In a brief statement issued on Sunday, the Minister of Employment and Labour, Thulas Nxesi announced that he had called for the suspension of the Thuja Capital Fund Project after it had been brought into question by recent media reports.
“I have since instructed [the] Director General (DG) of the Department of Employment and Labour (DEL) and UIF Commissioner to suspend this project pending [a] full report on all the matters that are raised about it in media reports and related matters,” said the minister in a statement.
Nxesi was referring to a Sunday Times article published on 30 December titled ‘Government throws R5bn at ‘unique, untested thing’.’
Accusations of impropriety
The article laid out complaints by what it calls “UIF insiders” about a push by the department’s director-general, Thobile Lamati to get a project approved that would see billions of workers’ money invested in Thuja Capital Fund. A company that these insiders say exists only on paper.
Sunday Times reports that Thuja Capital Fund has no premises, website or track record and that one of its directors, Mthunzi Mdwaba is the chair of Productivity SA – a Labour Department entity tasked with “saving jobs and upping productivity.”
The other two people listed as directors of Thuja Capital Fund are Mdwaba’s son Litha, a rapper, and Alta Roets.
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In their statement, the Ministry of Employment and Labour confirmed that Thuja Capital Fund Project a project under the department’s Labour Activation Programme (LAP), “run by Unemployment Insurance Fund (UIF) together with some partners.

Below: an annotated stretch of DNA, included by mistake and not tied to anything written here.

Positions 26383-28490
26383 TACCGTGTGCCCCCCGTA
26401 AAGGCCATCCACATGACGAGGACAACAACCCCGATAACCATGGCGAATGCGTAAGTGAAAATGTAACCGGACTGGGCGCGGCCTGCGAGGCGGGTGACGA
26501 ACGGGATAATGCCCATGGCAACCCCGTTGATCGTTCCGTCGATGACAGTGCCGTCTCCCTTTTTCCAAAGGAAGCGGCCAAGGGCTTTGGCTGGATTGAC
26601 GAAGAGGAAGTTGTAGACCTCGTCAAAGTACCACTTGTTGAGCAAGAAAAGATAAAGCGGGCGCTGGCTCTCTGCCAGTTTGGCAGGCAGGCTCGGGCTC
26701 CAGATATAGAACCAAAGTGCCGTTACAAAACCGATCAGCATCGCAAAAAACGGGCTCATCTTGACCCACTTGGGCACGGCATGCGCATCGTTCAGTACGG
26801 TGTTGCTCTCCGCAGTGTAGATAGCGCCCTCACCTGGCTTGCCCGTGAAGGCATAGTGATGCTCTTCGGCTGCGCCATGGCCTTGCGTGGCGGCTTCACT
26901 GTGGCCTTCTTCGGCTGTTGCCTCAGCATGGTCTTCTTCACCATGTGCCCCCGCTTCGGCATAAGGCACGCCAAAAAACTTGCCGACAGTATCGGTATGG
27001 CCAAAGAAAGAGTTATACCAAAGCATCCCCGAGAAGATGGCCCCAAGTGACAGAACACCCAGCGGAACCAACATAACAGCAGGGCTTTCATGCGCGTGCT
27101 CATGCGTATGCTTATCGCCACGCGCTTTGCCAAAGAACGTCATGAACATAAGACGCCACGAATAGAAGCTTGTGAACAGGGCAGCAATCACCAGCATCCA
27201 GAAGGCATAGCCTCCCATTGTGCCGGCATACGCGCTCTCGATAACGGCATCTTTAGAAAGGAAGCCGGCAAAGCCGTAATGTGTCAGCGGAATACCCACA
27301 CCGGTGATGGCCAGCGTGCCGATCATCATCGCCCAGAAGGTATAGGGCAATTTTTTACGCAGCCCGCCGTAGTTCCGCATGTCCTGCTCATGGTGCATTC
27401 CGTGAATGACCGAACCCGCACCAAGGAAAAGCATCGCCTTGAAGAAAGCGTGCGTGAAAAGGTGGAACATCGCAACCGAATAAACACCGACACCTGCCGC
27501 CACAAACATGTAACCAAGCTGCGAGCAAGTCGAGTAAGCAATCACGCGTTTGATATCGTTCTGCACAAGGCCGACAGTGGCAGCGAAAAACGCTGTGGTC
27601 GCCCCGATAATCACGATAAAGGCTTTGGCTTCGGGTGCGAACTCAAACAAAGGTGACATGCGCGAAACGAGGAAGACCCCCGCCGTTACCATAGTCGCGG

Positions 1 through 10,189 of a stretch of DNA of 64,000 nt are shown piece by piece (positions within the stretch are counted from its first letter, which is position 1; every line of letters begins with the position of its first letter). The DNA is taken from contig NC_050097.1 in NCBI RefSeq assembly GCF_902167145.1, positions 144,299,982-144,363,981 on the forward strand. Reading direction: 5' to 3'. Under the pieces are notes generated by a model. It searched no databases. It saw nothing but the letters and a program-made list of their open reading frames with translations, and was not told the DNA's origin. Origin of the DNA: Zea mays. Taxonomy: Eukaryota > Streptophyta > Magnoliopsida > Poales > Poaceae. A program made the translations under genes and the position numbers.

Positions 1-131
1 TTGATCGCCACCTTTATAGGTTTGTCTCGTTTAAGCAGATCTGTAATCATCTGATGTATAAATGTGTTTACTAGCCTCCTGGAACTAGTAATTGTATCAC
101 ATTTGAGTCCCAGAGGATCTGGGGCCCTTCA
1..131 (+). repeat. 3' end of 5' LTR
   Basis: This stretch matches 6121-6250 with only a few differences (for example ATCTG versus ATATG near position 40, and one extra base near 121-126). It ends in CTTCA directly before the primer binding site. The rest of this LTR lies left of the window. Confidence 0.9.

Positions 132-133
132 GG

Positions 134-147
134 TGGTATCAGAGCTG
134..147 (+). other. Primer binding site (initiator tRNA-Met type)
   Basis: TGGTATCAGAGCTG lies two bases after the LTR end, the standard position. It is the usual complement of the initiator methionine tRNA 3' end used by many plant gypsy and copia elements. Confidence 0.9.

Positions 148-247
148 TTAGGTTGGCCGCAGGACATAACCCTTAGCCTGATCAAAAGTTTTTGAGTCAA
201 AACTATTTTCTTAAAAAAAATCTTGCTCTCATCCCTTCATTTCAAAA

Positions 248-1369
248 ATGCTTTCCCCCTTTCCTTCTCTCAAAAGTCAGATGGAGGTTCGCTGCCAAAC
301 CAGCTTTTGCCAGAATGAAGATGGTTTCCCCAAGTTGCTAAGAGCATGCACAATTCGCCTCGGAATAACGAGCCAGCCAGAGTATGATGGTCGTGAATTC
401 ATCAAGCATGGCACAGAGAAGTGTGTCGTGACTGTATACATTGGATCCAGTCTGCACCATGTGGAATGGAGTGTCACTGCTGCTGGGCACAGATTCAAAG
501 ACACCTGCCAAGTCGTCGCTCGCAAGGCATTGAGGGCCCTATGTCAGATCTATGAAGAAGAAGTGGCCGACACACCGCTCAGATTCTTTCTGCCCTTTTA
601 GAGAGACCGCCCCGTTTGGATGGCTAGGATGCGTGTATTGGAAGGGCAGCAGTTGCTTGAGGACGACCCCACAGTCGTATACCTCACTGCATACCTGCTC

Labour Activation Programme (LAP)
LAP is a programme within the Department and is funded by the Unemployment Insurance Fund (UIF).
According to government, the purpose of the programme is to skill and up-skill the unemployed youth and unemployed UIF beneficiaries in order to gain access to the labour market, and to establish their own businesses.
In 2019, the department put out a call for proposals to train unemployed people and place them in jobs under the program and Thuja is one of many private companies that responded to the call.
Pushing for Thuja
The sources cited in the article highlighted how the department’s DG pushed for the project to get the green light on multiple occasions, starting with an initial push for R2 billion to be paid to Thuja in the first quarter of 2023. He did so by writing “several letters to the department and the UIF” pushing for the agreement be concluded and payment made.
The money was supposed to be used to start the company’s operations.
“Another R2 billion will be paid in the second quarter and the remaining R1bn in the third,” reported Sunday Times.
All this in spite of the fact that Thuja’s concept had not been properly evaluated by the necessary oversight mechanisms.
In response to the accusations levelled against him, Lamati argued that he was motivated, in part, by South Africa’s glaring youth unemployment stats and the need to resolve this issue.
He also reportedly told the publication that UIF did “not have the capacity” to conduct due diligence on the “unique” proposal.
When contacted for comment on how his company works, Mdwaba told the publication that he could not explain any of it “for confidentiality reasons.”
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Compiled by Kaunda Selisho